Lent – Day 17 – A Study of Matthew 5
“Again you have heard that it was said to those of old, ‘You shall not swear falsely, but shall perform your oaths to the Lord.’ But I say to you, do not swear at all: neither by heaven, for it is God’s throne; nor by the earth, for it is His footstool; nor by Jerusalem, for it is the city of the great King. Nor shall you swear by your head, because you cannot make one hair white or black. But let your “Yes’ be “Yes,’ and your “No,’ ‘No.’ For whatever is more than these is from the evil one.” Matthew 5:33-37
Under the old law it was permitted to swear an oath with the understanding that it was a blood binding agreement which if broken or unperformed could result in extreme loss or even death. But Jesus establishes a new law that prohibits such oaths altogether. To swear under the old law meant that you struck hands together and agreed that on penalty of death you would perform the oath or suffer death for not doing so. It was not a frivolous or capricious thing to swear an oath. It implied that you had authority over or were under the authority of whatever you placed in trust to keep the oath. One would swear by someone or something, whatever was held as his own possession or by whatever was held in his trust or from which he benefited.
Men would often swear by God or by the Lord to do or not do this or that thing. [Gen 21:23; Genesis 24:3; 1 Samuel 24:21; Josh 2:12] There were those also who swore by the name of God with no intention of keeping their oaths and this displeased God, [Leviticus 19:12] because it brought reproach to His name by binding His power and authority to something He did not endorse.
Imagine if someone said I swear by my friend (your name) that I’m telling you the truth. But in fact you know nothing about what this person is swearing to. They had no authority to invoke your name in their oath. And you have no obligation to support their claim. So whoever acts on it because of your good reputation, when it fails to be fulfilled looks to you as culpable in their loss, even though you had nothing to do with it.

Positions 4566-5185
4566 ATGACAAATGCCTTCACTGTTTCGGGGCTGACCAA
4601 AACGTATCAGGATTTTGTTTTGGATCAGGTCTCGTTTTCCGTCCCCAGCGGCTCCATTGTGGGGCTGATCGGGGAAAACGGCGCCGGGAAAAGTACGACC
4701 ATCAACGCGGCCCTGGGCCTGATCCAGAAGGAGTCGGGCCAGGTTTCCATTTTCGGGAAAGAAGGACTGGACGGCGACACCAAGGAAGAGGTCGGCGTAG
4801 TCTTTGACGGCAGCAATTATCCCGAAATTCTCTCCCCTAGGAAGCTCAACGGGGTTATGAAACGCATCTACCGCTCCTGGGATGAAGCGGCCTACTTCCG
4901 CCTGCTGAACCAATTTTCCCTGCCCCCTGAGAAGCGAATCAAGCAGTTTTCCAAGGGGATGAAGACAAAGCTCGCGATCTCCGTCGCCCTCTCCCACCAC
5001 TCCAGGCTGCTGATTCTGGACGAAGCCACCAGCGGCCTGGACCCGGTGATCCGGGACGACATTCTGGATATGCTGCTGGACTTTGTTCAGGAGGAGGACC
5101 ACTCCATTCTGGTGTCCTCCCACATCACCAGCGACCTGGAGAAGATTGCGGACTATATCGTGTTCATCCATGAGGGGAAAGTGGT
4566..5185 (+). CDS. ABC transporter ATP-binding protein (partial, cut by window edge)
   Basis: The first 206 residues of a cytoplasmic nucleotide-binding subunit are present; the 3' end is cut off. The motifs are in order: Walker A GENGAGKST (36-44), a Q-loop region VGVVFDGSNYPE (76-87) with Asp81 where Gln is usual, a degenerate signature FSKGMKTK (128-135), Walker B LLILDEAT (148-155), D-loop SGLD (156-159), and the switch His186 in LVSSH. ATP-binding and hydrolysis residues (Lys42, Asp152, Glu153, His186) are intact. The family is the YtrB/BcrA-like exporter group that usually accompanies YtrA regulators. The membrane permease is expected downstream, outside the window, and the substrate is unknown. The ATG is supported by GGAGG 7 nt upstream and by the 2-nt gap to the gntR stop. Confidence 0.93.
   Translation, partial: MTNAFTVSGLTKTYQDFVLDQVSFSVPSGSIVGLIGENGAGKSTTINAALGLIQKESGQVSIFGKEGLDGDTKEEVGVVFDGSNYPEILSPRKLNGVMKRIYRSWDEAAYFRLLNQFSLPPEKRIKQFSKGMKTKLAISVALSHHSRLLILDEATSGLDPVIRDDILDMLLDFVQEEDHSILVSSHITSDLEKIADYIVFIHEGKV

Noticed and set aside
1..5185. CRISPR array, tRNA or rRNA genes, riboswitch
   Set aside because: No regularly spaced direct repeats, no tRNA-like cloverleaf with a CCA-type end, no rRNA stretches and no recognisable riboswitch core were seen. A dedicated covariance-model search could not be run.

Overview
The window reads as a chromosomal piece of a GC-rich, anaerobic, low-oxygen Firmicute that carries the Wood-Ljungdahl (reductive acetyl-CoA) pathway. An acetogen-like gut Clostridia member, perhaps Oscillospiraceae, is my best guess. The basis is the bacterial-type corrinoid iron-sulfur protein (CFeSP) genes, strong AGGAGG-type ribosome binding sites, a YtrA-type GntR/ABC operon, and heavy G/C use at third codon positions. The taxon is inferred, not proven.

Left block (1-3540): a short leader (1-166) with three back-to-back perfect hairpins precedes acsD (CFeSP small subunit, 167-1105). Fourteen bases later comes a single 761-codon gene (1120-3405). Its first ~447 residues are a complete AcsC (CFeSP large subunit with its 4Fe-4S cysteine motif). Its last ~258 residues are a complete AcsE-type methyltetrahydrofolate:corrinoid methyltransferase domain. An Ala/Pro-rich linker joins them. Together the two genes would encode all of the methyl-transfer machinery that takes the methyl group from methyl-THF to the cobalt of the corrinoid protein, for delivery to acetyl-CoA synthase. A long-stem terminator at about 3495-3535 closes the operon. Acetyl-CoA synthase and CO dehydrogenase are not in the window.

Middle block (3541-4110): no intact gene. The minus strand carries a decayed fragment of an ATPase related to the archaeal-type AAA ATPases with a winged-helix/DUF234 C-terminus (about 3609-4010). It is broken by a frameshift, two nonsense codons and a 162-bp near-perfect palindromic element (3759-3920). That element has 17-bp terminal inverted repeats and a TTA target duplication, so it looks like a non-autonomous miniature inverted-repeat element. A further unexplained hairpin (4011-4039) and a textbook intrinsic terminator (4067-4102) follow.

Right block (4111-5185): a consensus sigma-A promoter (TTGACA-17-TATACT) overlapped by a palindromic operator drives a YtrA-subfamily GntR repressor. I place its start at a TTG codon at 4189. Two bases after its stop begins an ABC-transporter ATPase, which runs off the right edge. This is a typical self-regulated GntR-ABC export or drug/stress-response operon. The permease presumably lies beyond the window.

The whole system had become so entirely corrupt by the time Jesus is teaching on the earth He abolishes it altogether on the basis that all swearing of such oaths was empty and only lead to false expectations and false hope that rarely if ever came to fruition and could never be binding to God since we do not control God or have authority to use His name in such vanity.
The only thing we have authority over is our wills and the intents of our hearts. So we say simply yes or no and leave it at that. All swearing and pontification is from the devil, not from God. Swearing is indeed a binding oath, with a severe penalty. Yet, as great still is our word of commitment. When we say yes or no God takes that as seriously as He would an oath. It needs no other object than itself. It doesn’t need “I say yes by the life of my dearest friend,” or “by Heaven” or “by earth” or by “the Altar” of God or the things on it. Yes and No, carry with them all the weight and measure of binding contracts. Keeping them is as important as any oaths we can make.
What Jesus is emphasizing here is that oaths are righteous before God and held inviolate by Him, and even your yes and your no have the same effect in the hearts of those to whom they are given.
Does this leave no room for change? No. Circumstances bring the possibility of changes in our plans. Unanticipated things can and often do come to effect the promises we have made. On those legitimately rare occasions when we have to change our promises, the grace of God is available to us to allow for that.
But when our yes or our no carries little or no responsibility for fulfilling them and we disregard them with a cavalier attitude we set ourselves up for a fall and for many failures and disappointments in our lives. We lose the trust of others and our names become associated with disfavor and our word with dishonor.
But, if we say yes or no and follow on to do it, this is pleasing to God and it sets us up for even greater and greater blessings in the kingdom of God.